President Nana Addo Dankwa Akufo-Addo says his government would not shy away from making critical choices that are necessary for the long-term interest of Ghanaians.
He said he would invest heavily in building up the most important ingredients of development the intellectual property of the people and educating the nation, which is the sure key to success.
“We want to add value to our human capital, add value to our governance, add value to our public services, add value to our infrastructure and add value to our economy,” he said.
Briefing members of the Diplomatic Corps Wednesday about the state of the country, President Akufo-Addo said, “we will govern honestly. We are determined to get Ghana once again to lead our continent on two fronts.”
This, he said government would do in entrenching democracy and the rule of law, and in transforming the structure of the African economy to a modern, manufacturing kind.
By doing this he believes the nation would have the capacity to generate jobs for our people and create and spread wealth across the length and breadth of our vast continent.
As part of his campaign promise, President Akufo-Addo promised to implement a free senior high school (SHS) policy, which the New Patriotic Party (NPP) believes, would benefit the nation on various fronts.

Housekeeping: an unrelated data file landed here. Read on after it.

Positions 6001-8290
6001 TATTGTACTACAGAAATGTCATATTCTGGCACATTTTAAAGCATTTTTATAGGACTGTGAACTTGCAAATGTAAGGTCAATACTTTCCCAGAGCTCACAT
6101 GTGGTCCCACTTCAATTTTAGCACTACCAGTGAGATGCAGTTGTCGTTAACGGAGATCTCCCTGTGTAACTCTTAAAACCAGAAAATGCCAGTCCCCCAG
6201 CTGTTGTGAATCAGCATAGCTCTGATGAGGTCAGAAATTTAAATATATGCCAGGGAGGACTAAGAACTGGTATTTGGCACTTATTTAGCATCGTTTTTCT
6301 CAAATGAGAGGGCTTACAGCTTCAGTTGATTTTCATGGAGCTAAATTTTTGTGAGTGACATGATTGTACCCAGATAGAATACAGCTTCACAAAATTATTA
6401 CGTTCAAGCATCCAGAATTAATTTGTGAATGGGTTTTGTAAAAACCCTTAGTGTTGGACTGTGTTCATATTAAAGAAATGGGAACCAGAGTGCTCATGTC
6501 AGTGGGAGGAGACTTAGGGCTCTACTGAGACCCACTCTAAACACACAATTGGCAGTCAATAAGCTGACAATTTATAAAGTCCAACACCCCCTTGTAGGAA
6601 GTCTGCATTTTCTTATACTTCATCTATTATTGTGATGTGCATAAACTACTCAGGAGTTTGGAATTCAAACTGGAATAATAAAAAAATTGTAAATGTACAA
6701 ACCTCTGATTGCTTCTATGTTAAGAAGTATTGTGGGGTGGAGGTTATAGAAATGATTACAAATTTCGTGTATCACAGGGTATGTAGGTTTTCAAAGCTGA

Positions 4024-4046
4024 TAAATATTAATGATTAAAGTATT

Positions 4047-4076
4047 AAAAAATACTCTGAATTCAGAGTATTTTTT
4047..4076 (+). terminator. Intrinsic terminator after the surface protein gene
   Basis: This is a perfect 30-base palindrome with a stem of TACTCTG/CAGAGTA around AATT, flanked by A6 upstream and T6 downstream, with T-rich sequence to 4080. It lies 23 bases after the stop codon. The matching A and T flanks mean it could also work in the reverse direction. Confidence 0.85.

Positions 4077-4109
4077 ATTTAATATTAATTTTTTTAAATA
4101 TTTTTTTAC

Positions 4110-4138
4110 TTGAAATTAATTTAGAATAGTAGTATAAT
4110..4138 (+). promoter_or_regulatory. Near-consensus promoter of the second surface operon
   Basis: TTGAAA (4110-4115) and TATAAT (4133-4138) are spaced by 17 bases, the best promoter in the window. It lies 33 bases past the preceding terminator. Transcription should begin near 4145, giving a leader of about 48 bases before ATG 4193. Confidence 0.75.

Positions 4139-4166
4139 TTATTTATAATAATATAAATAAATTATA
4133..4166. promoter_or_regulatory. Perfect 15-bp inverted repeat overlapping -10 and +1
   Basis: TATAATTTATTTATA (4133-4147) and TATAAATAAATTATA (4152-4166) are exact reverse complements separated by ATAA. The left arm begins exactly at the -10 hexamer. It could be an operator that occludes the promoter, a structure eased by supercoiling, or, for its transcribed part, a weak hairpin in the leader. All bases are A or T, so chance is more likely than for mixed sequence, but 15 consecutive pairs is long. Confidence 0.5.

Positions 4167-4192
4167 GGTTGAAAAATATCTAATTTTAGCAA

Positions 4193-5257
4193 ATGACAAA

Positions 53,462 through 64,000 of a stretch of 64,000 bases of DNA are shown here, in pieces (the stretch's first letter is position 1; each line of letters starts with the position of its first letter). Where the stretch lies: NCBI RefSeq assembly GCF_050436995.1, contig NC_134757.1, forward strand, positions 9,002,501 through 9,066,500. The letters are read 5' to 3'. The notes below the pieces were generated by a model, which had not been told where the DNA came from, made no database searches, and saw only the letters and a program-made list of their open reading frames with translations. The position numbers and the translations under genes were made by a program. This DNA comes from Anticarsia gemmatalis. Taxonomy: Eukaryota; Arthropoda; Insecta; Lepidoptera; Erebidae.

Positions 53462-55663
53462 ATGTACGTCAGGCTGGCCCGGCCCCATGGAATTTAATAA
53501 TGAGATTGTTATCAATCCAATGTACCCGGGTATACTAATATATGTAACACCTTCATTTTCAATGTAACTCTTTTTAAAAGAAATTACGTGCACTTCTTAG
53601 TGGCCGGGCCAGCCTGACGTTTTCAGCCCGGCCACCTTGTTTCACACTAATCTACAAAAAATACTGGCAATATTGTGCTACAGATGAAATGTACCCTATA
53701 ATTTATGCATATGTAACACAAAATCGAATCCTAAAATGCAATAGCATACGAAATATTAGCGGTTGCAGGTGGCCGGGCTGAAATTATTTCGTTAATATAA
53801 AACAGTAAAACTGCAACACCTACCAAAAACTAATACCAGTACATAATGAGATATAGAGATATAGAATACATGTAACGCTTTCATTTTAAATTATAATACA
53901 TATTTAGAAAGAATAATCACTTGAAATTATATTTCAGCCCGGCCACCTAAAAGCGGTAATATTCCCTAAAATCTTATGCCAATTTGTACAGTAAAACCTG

Over the weekend, he announced that government would fund the cost of public for all those who qualify for entry from the 2017/2018 academic year onwards.
He explained that by free SHS there would be no admission fees, no library fees, no science centre fees, no computer lab fees, no examination fees and no utility fees.
The President lauded the ingenuity of Ghana’s forefathers’ efforts at fighting to be the first country to break free from colonial rule in Africa adding “We are determined to show that we can emulate the successes of the Asian nations, and, thereby, create a modern, prosperous nation.”
“We believe that a world dominated by a handful of rich nations, with the majority of nations in the south languishing in poverty and misery, is not a prescription for global security.
“Our generation is not seeking handouts from anybody, and neither are we going to be pawns or victims,” he said.